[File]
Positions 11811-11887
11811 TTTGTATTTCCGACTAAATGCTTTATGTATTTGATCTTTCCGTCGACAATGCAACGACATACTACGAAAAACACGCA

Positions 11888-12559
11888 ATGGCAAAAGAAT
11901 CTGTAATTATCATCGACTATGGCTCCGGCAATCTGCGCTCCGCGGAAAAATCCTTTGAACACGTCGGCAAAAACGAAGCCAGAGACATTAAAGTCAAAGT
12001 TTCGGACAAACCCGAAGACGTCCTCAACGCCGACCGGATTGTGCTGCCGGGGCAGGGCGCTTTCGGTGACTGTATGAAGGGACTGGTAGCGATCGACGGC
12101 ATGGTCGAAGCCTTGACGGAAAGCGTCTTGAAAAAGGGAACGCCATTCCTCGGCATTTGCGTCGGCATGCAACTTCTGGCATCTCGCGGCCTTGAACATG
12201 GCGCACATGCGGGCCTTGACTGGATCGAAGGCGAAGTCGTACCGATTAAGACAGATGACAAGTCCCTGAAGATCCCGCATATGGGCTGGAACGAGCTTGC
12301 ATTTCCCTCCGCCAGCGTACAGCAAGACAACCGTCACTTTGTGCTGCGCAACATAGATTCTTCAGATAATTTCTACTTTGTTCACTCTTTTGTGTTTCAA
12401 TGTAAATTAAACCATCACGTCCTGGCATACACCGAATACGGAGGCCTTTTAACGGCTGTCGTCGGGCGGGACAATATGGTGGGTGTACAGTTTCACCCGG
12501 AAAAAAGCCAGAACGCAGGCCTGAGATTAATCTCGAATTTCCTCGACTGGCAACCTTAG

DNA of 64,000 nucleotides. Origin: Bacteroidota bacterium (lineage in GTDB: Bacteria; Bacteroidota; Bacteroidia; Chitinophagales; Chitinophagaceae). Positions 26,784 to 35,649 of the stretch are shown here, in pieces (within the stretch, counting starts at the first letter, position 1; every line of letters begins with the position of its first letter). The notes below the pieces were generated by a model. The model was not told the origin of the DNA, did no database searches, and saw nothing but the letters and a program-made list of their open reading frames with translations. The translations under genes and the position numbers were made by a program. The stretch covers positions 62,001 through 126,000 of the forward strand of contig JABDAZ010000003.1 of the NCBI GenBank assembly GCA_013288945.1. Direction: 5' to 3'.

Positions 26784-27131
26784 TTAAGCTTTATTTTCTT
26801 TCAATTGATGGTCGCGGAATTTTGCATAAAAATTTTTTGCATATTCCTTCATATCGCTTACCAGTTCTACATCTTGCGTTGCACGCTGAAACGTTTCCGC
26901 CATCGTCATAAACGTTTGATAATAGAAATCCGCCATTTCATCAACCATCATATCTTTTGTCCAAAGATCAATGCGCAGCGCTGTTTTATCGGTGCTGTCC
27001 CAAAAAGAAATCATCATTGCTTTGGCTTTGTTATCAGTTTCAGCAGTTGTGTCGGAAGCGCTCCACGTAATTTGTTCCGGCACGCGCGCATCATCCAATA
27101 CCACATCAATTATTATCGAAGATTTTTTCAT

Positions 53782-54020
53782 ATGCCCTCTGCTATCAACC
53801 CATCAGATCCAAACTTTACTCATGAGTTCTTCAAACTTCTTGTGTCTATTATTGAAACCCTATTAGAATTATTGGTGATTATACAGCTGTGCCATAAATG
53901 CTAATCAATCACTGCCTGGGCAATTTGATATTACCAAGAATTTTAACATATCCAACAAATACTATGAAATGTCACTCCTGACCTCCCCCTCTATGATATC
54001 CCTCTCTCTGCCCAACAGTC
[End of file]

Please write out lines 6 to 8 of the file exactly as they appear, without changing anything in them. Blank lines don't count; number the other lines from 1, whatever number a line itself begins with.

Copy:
12001 TTCGGACAAACCCGAAGACGTCCTCAACGCCGACCGGATTGTGCTGCCGGGGCAGGGCGCTTTCGGTGACTGTATGAAGGGACTGGTAGCGATCGACGGC
12101 ATGGTCGAAGCCTTGACGGAAAGCGTCTTGAAAAAGGGAACGCCATTCCTCGGCATTTGCGTCGGCATGCAACTTCTGGCATCTCGCGGCCTTGAACATG
12201 GCGCACATGCGGGCCTTGACTGGATCGAAGGCGAAGTCGTACCGATTAAGACAGATGACAAGTCCCTGAAGATCCCGCATATGGGCTGGAACGAGCTTGC